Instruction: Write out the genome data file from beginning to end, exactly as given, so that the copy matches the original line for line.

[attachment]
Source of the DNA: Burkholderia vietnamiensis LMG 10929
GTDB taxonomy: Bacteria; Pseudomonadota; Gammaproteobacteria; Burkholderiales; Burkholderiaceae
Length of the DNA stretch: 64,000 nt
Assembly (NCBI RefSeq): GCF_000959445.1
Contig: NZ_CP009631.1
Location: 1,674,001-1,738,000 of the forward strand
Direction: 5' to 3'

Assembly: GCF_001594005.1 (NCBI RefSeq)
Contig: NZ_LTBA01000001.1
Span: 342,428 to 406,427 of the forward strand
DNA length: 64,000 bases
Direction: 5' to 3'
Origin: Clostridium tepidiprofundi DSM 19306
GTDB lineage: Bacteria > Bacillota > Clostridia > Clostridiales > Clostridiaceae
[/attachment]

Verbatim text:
Source of the DNA: Burkholderia vietnamiensis LMG 10929
GTDB taxonomy: Bacteria; Pseudomonadota; Gammaproteobacteria; Burkholderiales; Burkholderiaceae
Length of the DNA stretch: 64,000 nt
Assembly (NCBI RefSeq): GCF_000959445.1
Contig: NZ_CP009631.1
Location: 1,674,001-1,738,000 of the forward strand
Direction: 5' to 3'

Assembly: GCF_001594005.1 (NCBI RefSeq)
Contig: NZ_LTBA01000001.1
Span: 342,428 to 406,427 of the forward strand
DNA length: 64,000 bases
Direction: 5' to 3'
Origin: Clostridium tepidiprofundi DSM 19306
GTDB lineage: Bacteria > Bacillota > Clostridia > Clostridiales > Clostridiaceae